You would hardly know what that word in the headline means: I mean "Knokke". Well, its' a city in Flemish part of Belgium. The story starts and ends there, and I warmly recommend that you read it here, it's not that long. I really wouldn't copy it, letting Philosemite tell it in full.
Now I want you to pay attention to a small part of the whole:
Joods Actueel [Antwerp-based Jewish magazine] has contacted the Knokke police spokesperson. Inspector Vaneenoghe formally declared that Jews cause no problems and that there are no police records or complaints about the conduct of the Jews who stay at the resort.Phenomenal answer. The only thing that comes to mind is a story from eternal and incomparable The Good Soldier Svejk by Jaroslav Hašek (I don't have an English copy handy, so apologies for poor job done by Google and I):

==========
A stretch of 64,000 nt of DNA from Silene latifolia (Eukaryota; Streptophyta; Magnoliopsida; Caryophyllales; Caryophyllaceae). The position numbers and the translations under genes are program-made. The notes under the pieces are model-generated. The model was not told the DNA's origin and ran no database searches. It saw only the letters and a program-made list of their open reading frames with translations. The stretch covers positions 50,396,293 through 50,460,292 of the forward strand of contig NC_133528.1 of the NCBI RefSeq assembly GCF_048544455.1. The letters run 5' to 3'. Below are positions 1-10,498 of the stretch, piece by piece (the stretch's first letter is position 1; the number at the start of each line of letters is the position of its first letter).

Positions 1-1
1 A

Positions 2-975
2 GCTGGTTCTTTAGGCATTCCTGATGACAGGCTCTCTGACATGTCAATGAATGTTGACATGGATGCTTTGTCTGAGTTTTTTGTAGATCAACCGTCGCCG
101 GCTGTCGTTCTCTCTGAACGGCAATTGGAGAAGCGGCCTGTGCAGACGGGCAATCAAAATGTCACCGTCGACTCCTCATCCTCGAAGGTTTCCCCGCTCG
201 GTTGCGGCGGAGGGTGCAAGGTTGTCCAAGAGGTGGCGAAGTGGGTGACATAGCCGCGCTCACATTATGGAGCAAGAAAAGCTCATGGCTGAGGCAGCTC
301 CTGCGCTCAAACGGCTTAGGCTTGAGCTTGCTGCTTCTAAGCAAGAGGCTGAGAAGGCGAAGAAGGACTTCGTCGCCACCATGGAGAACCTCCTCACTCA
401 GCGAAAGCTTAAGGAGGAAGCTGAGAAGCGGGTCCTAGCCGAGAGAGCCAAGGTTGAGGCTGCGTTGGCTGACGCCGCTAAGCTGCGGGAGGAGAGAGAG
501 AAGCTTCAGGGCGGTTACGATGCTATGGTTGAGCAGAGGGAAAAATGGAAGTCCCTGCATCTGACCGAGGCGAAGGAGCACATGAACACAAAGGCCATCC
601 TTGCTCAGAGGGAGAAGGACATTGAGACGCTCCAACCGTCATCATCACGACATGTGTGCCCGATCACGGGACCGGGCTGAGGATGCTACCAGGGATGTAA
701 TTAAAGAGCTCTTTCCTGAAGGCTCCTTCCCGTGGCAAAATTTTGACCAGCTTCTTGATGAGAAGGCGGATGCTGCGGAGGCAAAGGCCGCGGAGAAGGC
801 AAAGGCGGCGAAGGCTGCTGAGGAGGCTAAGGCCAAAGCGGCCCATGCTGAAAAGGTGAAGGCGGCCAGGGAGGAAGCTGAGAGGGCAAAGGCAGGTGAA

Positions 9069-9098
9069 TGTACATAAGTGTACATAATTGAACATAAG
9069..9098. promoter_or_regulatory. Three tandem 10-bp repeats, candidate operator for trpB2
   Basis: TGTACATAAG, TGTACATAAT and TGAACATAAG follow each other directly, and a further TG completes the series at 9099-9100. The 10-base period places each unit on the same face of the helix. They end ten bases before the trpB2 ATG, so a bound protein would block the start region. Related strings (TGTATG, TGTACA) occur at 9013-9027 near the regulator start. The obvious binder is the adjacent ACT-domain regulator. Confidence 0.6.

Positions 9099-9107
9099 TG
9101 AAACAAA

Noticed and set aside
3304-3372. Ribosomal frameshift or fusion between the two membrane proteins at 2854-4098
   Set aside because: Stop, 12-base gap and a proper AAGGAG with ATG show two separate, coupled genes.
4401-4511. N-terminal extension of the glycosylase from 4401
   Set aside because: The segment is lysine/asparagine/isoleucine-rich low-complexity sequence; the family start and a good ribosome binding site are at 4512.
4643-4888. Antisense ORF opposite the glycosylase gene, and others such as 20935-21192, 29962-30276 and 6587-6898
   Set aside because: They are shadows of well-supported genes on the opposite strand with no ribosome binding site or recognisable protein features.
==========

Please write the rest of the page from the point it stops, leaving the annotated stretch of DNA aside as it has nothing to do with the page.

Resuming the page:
- It happened during Captain Adamichek's time. Adamichek was an extremely lethargic man. In the office, he sat quietly with a look of a lunatic and stared into space, as if to say: "F...k it all" G-d knows what he was thinking during the battalion report. One day a soldier from eleventh company came to report a complaint: that one ensign Dauerling called him "Czech pig" in the street. Before the war, this soldier was a bookbinder, a working man, and maintained a sense of national dignity.I hope you see the parallel... if not, well, too bad.
"Mmm... yes, there we are ..." - murmured captain Adamichek (he always spoke very quietly). " He said this last evening in the street? Should check whether you were allowed to leave the barracks... Abtreten!"
After a while captain Adamichek summoned the complainant. "It was found" - he said quietly, - " that on that day you were allowed to leave the barracks until ten o'clock at night. Therefore, you do not incur punishment ... Abtreten!"